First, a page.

Maintainer James Morris, who is responsible for the security kernel of the Linux kernel, has proposed the kernel lockdown code for inclusion in the main branch. The feature could thus be part of the upcoming Linux version 5.4, which should appear in mid-November. Previously, the patches had already been entered into a testing branch.
Whether the code is actually recorded, depends only on chief developer Linus Torvalds, who is responsible for the main branch. This may well be a matter of form, since the Linux developer community has been discussing about such a technique for about seven years, according to the developer Matthew Garrett points, who was last responsible for the patches.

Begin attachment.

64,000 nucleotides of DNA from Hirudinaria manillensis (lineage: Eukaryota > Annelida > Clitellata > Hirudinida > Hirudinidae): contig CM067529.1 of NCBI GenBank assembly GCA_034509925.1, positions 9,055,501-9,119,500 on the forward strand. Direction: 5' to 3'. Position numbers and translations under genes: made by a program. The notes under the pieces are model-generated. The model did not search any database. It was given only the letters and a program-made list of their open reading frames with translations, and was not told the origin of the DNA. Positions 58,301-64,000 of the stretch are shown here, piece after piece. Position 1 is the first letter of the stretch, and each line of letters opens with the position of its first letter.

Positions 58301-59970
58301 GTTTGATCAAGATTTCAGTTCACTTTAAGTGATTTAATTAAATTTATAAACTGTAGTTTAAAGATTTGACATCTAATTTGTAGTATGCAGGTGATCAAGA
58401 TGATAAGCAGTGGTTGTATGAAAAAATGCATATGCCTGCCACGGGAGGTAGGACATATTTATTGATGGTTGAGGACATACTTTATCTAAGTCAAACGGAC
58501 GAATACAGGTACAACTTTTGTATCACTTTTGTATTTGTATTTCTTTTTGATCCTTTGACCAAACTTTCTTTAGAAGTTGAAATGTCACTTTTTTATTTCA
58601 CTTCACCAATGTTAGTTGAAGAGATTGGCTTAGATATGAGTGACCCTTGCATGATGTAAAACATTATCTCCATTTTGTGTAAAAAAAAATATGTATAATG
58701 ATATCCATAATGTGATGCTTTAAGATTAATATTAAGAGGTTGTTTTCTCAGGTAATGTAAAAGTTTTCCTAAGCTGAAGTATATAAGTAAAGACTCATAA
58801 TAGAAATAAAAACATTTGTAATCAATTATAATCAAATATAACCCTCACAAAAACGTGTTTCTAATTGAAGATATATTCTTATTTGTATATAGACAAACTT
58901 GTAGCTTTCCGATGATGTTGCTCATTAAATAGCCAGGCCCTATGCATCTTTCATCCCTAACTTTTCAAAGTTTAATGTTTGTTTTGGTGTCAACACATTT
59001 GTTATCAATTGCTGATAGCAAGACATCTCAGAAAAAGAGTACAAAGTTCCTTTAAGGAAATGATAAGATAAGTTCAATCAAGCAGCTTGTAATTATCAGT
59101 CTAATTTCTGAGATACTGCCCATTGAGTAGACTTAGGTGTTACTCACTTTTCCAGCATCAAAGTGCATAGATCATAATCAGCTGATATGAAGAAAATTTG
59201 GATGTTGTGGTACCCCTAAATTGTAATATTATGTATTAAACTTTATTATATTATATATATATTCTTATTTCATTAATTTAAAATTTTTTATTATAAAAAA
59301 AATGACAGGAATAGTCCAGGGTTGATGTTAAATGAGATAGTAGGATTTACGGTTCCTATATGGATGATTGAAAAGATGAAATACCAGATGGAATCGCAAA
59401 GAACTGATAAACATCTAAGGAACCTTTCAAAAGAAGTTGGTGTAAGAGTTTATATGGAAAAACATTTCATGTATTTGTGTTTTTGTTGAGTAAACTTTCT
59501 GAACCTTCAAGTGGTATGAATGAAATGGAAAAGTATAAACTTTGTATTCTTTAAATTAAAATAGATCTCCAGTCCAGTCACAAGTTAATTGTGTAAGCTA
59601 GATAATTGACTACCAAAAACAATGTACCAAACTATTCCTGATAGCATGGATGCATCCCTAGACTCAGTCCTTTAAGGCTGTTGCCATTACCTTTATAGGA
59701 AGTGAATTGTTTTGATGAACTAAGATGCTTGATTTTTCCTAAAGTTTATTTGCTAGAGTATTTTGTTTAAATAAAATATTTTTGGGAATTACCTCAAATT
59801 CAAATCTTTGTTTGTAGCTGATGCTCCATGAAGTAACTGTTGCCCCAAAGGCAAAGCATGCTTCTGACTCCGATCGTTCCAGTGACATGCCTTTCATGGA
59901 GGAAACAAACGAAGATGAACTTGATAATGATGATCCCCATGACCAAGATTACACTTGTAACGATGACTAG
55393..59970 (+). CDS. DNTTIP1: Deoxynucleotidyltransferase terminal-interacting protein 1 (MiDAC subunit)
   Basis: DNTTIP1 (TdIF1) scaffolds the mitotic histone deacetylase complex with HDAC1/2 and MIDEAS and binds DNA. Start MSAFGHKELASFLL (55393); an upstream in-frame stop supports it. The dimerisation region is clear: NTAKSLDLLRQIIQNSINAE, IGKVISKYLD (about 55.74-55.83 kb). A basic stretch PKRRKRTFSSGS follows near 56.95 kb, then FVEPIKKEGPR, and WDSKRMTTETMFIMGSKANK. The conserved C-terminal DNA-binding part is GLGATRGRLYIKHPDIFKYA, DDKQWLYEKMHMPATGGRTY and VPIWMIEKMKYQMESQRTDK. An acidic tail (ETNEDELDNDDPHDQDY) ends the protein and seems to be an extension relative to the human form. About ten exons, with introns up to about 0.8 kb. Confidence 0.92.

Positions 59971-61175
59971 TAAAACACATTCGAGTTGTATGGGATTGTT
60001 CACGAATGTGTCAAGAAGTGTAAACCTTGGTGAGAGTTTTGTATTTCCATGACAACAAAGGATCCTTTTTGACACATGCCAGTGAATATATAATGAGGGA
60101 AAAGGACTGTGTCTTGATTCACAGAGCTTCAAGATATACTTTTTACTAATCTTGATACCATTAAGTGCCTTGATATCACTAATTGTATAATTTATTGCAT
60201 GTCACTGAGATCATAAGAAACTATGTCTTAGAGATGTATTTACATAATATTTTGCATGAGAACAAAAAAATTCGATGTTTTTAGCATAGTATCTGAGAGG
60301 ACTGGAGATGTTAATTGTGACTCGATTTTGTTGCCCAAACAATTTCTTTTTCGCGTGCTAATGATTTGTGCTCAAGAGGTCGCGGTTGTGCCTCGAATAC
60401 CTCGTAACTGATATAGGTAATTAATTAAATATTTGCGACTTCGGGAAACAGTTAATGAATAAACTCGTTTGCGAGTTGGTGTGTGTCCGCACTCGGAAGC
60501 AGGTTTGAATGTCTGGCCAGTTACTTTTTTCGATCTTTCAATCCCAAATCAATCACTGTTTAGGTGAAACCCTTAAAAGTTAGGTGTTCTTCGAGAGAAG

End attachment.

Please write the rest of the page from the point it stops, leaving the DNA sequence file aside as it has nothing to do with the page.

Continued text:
Seven years: https://t.co/eLOIMk5ReG
— Matthew Garrett (@mjg59) September 11, 2019
The goal of the patches is that the current kernel can not be permanently changed by an attacker by simply preventing access to certain kernel interfaces. This even goes so far as to partially separate the root user (UID-0) from the running kernel with its system privileges (Ring-0). Such a separation does not exist so far. Many distributors already rely on similar, own implementations. But with the lockdown patches in the main branch, the technique can be unified.
About a year and a half ago, a revision of the patches caused even clear criticism from some developers. Main point of criticism at that time was the linking of the function with UEFI Secure Boot. Garrett had taken over the work on the patches, among other things, to respond to the then expressed criticism. In the meantime, kernel lockdown has been reworked independently of UEFI Secure Boot and, moreover, as a so-called Linux Security Module (LSM).